Yasunori Goto has been working on some code to allow RAM hot plugging. So far he's been targeting NUMA machines, but high on his to-do list is a port to IA-64 and IA-32 machines. Although interesting for desktop users, this feature could be quite a boon to server administrators, who often are blamed for downtime on company systems. It also brings us closer to truly stackable systems. Imagine a wearable computer that gains two additional processors when you put on your shoes. Yasunori may not be thinking quite along those lines, but the prospect of hot-plugging RAM chips is enticing.
Definitely not for the faint of heart or for RAM/CPU-challenged systems. User-Mode Linux (UML) allows you to build running Linux systems within Linux systems for use as sandboxes or virtual servers. It's a poor man's way to emulate a mainframe running Linux instances. You can bang on your sandbox all day without affecting your host. Perfect for setting up lab rats, honeypots or verifying that the latest updates won't hose your other systems. If you made a copy of the file beforehand, going back is all too simple. It's also great for hosting providers to give clients their own servers without the additional hardware costs. Requires: running Linux system with X (preferably with the optional skas3 patch) and a uml-patched Linux kernel.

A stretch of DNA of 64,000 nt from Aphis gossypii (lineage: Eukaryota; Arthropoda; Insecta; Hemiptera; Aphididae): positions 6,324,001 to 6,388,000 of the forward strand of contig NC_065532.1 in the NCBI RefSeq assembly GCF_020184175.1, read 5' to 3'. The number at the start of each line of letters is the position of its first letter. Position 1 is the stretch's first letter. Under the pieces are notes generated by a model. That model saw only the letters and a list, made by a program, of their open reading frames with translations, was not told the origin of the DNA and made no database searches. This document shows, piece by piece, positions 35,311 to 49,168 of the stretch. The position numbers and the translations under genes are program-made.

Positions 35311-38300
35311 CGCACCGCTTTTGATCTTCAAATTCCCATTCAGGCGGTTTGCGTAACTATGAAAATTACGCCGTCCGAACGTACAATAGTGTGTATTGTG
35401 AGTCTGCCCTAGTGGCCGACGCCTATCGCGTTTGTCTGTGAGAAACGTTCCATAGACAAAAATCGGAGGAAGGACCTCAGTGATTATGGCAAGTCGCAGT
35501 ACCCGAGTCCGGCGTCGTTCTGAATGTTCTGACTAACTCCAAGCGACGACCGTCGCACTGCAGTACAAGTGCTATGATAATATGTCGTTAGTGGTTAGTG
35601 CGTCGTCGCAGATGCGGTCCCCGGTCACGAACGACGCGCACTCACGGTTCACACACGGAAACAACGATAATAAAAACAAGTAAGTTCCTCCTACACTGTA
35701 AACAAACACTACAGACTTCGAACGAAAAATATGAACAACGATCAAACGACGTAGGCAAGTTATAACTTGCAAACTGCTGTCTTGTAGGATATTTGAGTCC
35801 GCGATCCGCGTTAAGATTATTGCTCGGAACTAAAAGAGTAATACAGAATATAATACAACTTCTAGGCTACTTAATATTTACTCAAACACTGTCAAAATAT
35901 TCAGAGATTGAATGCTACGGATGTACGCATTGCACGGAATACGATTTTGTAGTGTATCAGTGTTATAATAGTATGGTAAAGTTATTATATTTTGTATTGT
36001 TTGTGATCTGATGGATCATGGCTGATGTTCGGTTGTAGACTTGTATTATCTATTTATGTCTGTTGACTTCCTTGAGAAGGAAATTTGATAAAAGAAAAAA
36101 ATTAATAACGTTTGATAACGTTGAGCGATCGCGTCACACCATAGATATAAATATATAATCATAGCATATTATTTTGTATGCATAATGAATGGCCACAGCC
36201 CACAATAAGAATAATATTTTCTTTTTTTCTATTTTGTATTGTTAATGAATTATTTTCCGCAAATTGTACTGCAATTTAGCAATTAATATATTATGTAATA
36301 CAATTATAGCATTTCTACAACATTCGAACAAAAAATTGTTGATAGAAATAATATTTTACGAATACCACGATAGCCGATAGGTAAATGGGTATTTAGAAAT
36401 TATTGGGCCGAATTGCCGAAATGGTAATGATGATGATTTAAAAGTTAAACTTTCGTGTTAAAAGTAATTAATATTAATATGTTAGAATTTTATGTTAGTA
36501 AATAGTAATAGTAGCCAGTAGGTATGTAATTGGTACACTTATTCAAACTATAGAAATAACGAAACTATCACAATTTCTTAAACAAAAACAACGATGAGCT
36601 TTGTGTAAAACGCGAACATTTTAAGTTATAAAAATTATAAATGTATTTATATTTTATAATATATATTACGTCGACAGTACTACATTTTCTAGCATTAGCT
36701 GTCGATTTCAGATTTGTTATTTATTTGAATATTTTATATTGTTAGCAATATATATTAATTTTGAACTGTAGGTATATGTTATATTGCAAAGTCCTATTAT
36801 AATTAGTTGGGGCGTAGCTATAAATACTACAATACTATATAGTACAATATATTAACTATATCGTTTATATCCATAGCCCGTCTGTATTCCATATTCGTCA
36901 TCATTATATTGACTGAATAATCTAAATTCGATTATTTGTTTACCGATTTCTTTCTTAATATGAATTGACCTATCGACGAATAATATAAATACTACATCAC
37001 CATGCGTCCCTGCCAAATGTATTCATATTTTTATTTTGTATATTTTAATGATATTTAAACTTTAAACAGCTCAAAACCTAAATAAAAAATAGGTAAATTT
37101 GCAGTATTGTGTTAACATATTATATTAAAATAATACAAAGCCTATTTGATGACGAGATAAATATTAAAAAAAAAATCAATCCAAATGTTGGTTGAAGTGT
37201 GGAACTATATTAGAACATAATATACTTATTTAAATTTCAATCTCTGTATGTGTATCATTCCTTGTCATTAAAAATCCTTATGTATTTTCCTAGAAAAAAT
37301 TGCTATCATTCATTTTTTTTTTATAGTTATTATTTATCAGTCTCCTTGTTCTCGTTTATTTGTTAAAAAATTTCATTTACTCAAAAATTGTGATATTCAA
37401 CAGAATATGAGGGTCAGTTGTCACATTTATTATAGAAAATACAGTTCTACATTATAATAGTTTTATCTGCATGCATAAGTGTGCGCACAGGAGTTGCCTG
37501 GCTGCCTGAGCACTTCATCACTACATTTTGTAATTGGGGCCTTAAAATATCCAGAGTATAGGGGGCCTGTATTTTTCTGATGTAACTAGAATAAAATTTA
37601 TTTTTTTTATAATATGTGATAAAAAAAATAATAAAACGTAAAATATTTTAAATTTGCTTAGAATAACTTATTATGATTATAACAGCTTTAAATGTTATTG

liamtog is a spambot-poisoning system, whose name is “got mail” spelled backwards. It creates an endless self-referencing web of links that include bogus mail addresses so spammers' Web crawlers harvest a bunch of bad data for their lists when they scan your site. That much has been done by spambot-poisoning scripts for more than three years.
I wanted some things in a spambot poisoner that I didn't find in the ones available, so I wrote my own. liamtog supports spam traps, allowing you to configure a small number of the bogus e-mail addresses to be in a domain or subdomain you designate as a spam-trap domain. This can be used for capturing spams to updating your filters automatically. You can control such things as the length of the page it generates, how often it pauses during the output to slow down the spambot's progress and what mix of words, links and mail addresses it should have. And, you can configure it differently for various virtual Web servers on the same server. Requires: Perl 5, cgi.pm and Apache httpd 1.3 or 2.0. mod_perl is optional but recommended.